It's quite typical: The parents want their only (remaining) child to become a doctor but the son decides to study arts instead. But not everyone becomes such an awarded, controversial and idiosyncratic cartoonist like Art Spiegelman.
Arthur Spiegelman was born in Sweden where his jewish parents moved to after WW2. Both survived concentration camps. His older brother and the rest of his family did not survive the German occupation of Poland.
Later the Spiegelmans immigrate to the US and have a hard time to settle down.
Without any doubt, Art's most recognized work is "Maus", a two-volume comic book in which he asks his father to tell him how he survived Auschwitz. Not only used Spiegelman a "low" and entertaining genre, the comic strip or book, for serious material. With a clear link to an infamous Nazi propaganda film, which compared Jews to rats, he also reduces the players to mice (Jews), cats (Germans), dogs (the Americans) and pigs (the Poles). Could this work or merely provoke protest? It did work. Maus became a financial success and Art Spiegelman was awarded with the Pulitzer Price.
Later, Spiegelman designed cover arts for The New Yorker: Often playful and humerous and at the same time controversial (after publishing a painting in which an orthodox Jew kisses a black woman he even received death threats .. weird).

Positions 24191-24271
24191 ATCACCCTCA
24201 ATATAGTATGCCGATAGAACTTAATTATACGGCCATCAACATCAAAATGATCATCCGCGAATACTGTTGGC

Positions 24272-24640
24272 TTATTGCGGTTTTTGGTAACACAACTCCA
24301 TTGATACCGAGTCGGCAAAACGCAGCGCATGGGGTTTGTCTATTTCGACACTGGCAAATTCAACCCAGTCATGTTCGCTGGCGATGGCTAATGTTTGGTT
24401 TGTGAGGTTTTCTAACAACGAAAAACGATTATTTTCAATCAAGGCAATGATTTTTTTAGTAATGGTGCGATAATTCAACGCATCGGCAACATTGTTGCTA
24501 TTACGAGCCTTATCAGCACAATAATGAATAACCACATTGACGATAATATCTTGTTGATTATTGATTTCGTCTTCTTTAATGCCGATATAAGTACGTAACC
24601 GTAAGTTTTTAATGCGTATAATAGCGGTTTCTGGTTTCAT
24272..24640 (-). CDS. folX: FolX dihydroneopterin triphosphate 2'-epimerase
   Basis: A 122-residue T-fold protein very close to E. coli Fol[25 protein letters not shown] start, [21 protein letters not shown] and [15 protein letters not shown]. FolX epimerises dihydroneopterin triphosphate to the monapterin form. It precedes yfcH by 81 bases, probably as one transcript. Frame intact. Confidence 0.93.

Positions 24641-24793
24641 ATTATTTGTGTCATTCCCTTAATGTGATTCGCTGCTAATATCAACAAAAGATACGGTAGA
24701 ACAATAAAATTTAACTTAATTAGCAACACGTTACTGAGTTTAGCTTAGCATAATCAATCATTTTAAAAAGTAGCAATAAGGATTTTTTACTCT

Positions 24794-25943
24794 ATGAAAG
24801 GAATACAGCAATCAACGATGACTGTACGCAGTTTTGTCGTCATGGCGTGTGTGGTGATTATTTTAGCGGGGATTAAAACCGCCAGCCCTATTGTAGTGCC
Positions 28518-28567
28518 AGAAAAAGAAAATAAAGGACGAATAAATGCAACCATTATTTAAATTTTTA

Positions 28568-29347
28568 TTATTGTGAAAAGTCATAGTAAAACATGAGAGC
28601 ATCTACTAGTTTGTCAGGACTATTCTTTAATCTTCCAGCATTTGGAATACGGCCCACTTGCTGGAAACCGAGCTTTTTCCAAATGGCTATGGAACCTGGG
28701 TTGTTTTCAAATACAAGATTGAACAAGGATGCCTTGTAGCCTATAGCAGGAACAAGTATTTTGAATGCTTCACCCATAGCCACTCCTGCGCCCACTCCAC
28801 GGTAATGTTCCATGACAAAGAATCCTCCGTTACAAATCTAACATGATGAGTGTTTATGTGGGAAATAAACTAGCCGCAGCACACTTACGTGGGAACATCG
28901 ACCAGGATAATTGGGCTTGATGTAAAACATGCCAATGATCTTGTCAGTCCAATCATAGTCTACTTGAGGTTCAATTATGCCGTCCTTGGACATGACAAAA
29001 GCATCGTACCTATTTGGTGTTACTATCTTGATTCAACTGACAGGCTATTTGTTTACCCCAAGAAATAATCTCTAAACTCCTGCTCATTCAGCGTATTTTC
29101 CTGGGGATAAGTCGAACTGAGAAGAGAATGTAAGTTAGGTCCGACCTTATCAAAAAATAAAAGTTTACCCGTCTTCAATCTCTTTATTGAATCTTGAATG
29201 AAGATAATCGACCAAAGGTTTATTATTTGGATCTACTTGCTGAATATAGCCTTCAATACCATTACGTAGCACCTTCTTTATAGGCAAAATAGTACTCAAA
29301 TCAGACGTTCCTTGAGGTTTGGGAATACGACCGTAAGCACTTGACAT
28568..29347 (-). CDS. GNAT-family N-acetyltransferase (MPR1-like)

I like this one, too:
And who would forget the famous cover of The New Yorker after 9/11? Totally black with the twin towers in a "deeper" black than the surrounding black and barely visible.
(Trust me. It was actually a black-on-black painting. No blue at all.)
After working almost entirely for The New Yorker for many years, Spiegelman wanted to start with something new. Also, after 9/11, it became difficult for him to get his non-mainstream paintings published, even though The New Yorker is a liberal magazine.
When he quit working, Michael Naumann, chief editor of the German weekly Die Zeit and a personal friend of Spiegelman, invited him to design a whole tabloid sized page per month. Spiegelman then choosed to create a comic-styled series called "In the Shadow of No Towers". In this series, Spiegelman takes readers into the artist's thoughts struggling with the aftermath of September 11. Again, Spiegelman plays with symbols virtuosly.
Today, on Sept. 11, 2003, Art Spiegelman's last contribution to Die Zeit appeared.